Posted by RandyOZ on (May 2, 2013, 15:48 GMT)

I'd say England are in a lot of trouble, their house of cards will collapse to NZ's medium paced trundlers. No doubt though as per usual they will be saved by rain.

Posted by sachin_vvsfan on (May 2, 2013, 10:09 GMT)

NZ will be entree if Eng could find some new talent in this series. I know ENG wouldn't mind 0-2 but imagine NZ bowlers shattering the likes of Bell (or even injuring them). 0-2 loss with key players getting injured is surely not a way to start the Ashes. Time to show some respect. Go NZ fight it out.

Posted by   on (May 2, 2013, 8:31 GMT)

@jonbuoy. that may be the attitute, I cant wait to see the looks on the pommie faces when they lose a test series to NZ for not taking them seriously.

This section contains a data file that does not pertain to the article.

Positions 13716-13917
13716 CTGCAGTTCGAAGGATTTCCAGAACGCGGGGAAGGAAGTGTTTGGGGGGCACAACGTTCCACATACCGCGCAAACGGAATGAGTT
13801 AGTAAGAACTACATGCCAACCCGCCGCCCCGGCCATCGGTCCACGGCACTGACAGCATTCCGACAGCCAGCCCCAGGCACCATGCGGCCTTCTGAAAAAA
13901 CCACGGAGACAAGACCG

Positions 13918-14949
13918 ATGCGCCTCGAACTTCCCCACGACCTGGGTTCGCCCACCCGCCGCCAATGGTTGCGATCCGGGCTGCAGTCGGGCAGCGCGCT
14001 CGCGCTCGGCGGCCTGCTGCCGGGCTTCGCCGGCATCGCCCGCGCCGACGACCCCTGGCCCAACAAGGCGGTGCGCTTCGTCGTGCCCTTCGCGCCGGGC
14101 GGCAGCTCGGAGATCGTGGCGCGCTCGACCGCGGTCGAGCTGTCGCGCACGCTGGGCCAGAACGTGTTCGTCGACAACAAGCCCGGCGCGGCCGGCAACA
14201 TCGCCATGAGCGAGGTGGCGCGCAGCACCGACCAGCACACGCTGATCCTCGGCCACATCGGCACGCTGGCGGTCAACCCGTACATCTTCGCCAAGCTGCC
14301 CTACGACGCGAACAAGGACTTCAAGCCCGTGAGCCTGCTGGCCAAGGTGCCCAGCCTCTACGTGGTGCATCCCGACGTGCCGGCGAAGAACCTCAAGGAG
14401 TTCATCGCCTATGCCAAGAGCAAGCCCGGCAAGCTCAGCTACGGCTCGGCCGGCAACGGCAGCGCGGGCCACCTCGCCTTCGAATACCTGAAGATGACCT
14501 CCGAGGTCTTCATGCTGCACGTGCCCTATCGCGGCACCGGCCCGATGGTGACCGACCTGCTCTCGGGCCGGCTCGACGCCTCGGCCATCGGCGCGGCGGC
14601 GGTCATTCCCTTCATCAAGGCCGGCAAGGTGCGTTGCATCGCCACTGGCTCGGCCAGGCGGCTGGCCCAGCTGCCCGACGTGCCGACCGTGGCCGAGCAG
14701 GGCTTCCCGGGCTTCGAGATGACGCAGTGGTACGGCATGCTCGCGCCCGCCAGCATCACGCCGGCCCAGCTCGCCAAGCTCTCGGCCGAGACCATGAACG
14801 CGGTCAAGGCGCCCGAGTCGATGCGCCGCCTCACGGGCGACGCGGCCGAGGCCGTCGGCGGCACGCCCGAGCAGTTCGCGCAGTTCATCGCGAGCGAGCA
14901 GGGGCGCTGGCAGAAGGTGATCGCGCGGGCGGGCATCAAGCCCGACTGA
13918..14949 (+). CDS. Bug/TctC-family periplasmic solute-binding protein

Posted by   on (May 2, 2013, 7:34 GMT)

@Landl47, I think the Kiwis are far more likely to swing the ball about than the Aussies. None of the Aussies really swing it consistently whereas Boult will swing it all day I'd expect. Will make for an interesting series.

Posted by Clarkemen on (May 2, 2013, 7:28 GMT)

Predicting kiwis to Beat England.And Cant wait to see poms silent in their ashes confident before the ashes start!Common NZ.

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Andrew McGlashanClose
Andrew McGlashan Assistant Editor Andrew arrived at ESPNcricinfo via Manchester and Cape Town, after finding the assistant editor at a weak moment as he watched England's batting collapse in the Newlands Test. Andrew began his cricket writing as a freelance covering Lancashire during 2004 when they were relegated in the County Championship. In fact, they were top of the table when he began reporting on them but things went dramatically downhill. He likes to let people know that he is a supporter of county cricket, a fact his colleagues will testify to and bemoan in equal quantities.